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Thread: Inset cabinet door question

  1. #1
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    Inset cabinet door question

    I am building my first set of cabinets that will have inset doors. The question I have is do I have to build a stop for the door to rest against when colsed?

  2. #2
    No you don't have to, but I have seen cabinets where the bottom was left proud of the faceframe by a 1/2" to act as a stop and self closing euro style hinges were used. A magnetic catch is simple and widly used as well.

  3. #3
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    Depending on the hinge you use, if you don't have the magnetic catch (or some other kind) the door may swing back open on it's own. But I really like the idea of using the cabinets bottom as a stop. Even so, I just used the catches when I built mine.
    I long for the days when Coke was a cola, and a joint was a bad place to be. (Merle Haggard)

  4. #4
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    Thanks for the info. I am using concealled european hinges so they will stay closed. My problem is when the door closes the hinge does not stop exactly at 90 degrees. It wants to come against a stop such as normally happens when you have an overlay door. Has anyone used the Blumotion for doors in this application? I like the idea of the soft close.

  5. #5
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    Quote Originally Posted by Mike Thomas View Post
    Thanks for the info. I am using concealled european hinges so they will stay closed. My problem is when the door closes the hinge does not stop exactly at 90 degrees. It wants to come against a stop such as normally happens when you have an overlay door. Has anyone used the Blumotion for doors in this application? I like the idea of the soft close.
    Yes, I've used self-closing cup hinges for inset doors. They're designed to close a little bit more than flush, to ensure they close firmly against a cabinet. That is, you should provide a door stop of some sort. With the self-closing version, the stop doesn't need to provide the latching function. It just needs to stop the door.

    Even with Blumotion, the door makes a clunk if it closes against wood. I still use rubber bumpers.

  6. #6
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    Depends on what kind of hinges you use. For the Blum Euro hinges I use, they "over close" slightly as Jamie speaks about, so I put in stops and felt or plastic pads. (And I just love Blumotion)
    --

    The most expensive tool is the one you buy "cheaply" and often...

  7. #7
    For smaller doors such as cabinet doors you can use one free swing hing and one self close hinge. This will give a more gentle close. You have to use some sort of a stop with the Euro hinges.

    As for the deck being raised above the FF, I don't like to do this. If the door is slightly warped/twisted there will be no way to fake out of it using the 3 way motion of the Euro hinge. If you can make a perfectly flat door, you can do this.

  8. #8
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    You have to use some sort of stop with ANY door to prevent over travel and damage the hinges and frame. Passage, entry, cabinet, inset or overlay. EVERY DOOR HAS A STOP OF SOME SORT. On an over lay door the entire face frame or carcass edge is the stop. An inset door must also have a stop, and I do not like to use a plastic magnetic catch as the primary stop for a door.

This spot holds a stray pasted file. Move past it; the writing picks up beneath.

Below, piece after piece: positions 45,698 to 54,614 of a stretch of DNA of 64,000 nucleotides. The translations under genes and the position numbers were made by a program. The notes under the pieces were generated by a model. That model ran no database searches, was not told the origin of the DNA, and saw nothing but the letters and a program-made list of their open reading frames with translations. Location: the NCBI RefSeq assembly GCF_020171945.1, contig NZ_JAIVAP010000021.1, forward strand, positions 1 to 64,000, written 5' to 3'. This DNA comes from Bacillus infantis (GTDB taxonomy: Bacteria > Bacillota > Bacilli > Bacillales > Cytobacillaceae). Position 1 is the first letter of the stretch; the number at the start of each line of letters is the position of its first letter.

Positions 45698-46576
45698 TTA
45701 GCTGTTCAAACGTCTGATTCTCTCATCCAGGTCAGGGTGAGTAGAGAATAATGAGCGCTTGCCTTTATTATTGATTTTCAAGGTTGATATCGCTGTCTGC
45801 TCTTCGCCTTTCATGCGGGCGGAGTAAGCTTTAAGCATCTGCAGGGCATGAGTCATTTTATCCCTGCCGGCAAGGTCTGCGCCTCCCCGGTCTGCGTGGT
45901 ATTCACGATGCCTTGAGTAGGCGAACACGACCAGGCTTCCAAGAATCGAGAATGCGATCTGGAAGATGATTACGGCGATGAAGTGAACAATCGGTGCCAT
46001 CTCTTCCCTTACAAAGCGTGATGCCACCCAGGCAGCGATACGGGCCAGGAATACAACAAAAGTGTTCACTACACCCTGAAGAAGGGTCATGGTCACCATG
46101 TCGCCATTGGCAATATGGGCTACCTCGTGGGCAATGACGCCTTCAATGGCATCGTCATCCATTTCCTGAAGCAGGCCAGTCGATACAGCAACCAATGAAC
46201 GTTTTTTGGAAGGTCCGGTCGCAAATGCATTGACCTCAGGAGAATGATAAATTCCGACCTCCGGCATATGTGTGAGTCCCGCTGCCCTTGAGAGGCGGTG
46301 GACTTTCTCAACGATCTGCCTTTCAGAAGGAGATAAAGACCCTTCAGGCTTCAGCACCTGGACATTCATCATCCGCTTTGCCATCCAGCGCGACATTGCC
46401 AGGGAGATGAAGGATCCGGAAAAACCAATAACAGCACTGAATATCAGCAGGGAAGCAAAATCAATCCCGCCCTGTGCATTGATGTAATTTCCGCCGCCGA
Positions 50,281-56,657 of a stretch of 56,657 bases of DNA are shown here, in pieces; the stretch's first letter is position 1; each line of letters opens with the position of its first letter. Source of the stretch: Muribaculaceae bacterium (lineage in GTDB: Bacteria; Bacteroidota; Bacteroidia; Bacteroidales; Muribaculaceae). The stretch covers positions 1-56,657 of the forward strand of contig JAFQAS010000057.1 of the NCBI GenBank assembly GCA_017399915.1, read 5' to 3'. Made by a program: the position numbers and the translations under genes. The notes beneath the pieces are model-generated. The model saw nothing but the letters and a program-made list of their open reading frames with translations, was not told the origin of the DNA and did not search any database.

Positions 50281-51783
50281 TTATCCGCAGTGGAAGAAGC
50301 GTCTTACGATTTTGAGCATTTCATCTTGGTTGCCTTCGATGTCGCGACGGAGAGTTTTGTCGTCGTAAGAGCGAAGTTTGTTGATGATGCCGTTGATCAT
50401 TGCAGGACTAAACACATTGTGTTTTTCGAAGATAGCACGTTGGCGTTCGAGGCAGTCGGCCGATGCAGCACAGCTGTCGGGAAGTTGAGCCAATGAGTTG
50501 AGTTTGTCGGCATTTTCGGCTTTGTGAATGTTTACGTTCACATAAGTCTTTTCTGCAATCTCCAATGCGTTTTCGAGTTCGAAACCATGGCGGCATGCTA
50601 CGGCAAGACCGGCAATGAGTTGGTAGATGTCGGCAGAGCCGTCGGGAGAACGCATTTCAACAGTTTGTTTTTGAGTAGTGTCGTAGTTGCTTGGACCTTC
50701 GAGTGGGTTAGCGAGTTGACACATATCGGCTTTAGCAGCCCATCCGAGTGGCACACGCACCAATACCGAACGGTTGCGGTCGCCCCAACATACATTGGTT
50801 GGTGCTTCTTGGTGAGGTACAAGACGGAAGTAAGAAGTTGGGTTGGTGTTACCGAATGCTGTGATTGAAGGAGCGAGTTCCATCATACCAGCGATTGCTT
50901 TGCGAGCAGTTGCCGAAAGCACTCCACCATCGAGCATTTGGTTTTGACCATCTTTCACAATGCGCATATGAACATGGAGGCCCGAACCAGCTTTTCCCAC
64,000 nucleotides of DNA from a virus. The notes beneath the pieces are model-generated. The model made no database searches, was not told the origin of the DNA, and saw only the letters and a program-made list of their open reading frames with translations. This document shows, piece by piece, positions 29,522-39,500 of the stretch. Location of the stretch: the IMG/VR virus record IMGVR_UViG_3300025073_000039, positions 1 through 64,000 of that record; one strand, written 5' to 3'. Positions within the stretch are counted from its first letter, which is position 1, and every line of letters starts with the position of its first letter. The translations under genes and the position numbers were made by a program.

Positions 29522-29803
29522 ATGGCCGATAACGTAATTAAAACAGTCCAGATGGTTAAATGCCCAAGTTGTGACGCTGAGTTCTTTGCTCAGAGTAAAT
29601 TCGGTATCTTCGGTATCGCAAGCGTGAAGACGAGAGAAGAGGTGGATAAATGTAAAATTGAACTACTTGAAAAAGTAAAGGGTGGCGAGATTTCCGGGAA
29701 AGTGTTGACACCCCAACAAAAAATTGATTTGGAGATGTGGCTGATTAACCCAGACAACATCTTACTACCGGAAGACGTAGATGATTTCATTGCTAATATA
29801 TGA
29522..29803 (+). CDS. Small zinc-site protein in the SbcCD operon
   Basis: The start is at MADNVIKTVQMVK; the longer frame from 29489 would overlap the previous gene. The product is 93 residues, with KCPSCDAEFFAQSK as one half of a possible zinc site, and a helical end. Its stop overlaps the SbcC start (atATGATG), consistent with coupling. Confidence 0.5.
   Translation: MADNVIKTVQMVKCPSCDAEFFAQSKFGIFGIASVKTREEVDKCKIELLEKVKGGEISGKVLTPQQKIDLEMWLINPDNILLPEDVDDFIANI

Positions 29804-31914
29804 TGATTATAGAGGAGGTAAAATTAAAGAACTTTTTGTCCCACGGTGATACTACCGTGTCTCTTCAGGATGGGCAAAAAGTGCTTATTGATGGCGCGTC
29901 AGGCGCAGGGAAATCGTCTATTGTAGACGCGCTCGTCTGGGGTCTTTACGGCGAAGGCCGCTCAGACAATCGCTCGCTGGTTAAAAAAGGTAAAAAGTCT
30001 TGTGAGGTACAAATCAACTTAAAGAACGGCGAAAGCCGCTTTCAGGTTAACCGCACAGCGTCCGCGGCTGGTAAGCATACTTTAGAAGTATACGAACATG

We typically glue a piece of solid wood edge banding 1 1/4"" X 3/4" to the bottom horizontal member in each cab, rabbited so that 1/4" covers the edge of the plywood, and run the bottom panel 1/4" proud of the bottom of the face frame to act as a continuous stop. This gives you enough material below the bottom panel to attach the frame as well. Fairly simple to do, looks good, works well. I don't actually know how this is handled with inset frame-less cabs.

    I have used the blumotion for doors, it takes up a bit of space, sort of chunky to look at, but it works well and gives the doors a nice action. Ditto what Leo noted, not all doors need a blumotion clip for each hinge, and a few of the smaller ones I installed actually work better with just one.

  9. #9
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    Quote Originally Posted by Peter Quinn View Post
    Ditto what Leo noted, not all doors need a blumotion clip for each hinge, and a few of the smaller ones I installed actually work better with just one.
    On any cabinet door, (inset or not), if its a real narrow door I'll use just one. I wouldn't bother with mixing the free swinging with a self closing hinge if you're planning on using the soft close attachments.


    As a side note, if your margins are super tight, like a 1/16, and the cabinet doesn't have anywhere but the door opening for air to escape, it creates kind of a soft close action. The air acting as the cushion that slows the closing. Also, Blum hardware doesn't like going much less than a 1/8" gap. At least thats what I've found using the regular 120* half/full crank hinges.

    For inset doors I usually just add a strip across the top of the opening with a bit rabbeted out to allow for a bumper. I've kicked around raising the bottom deck, but on a large scale like on a kitchen I haven't come up with an economical/easy way to do this.

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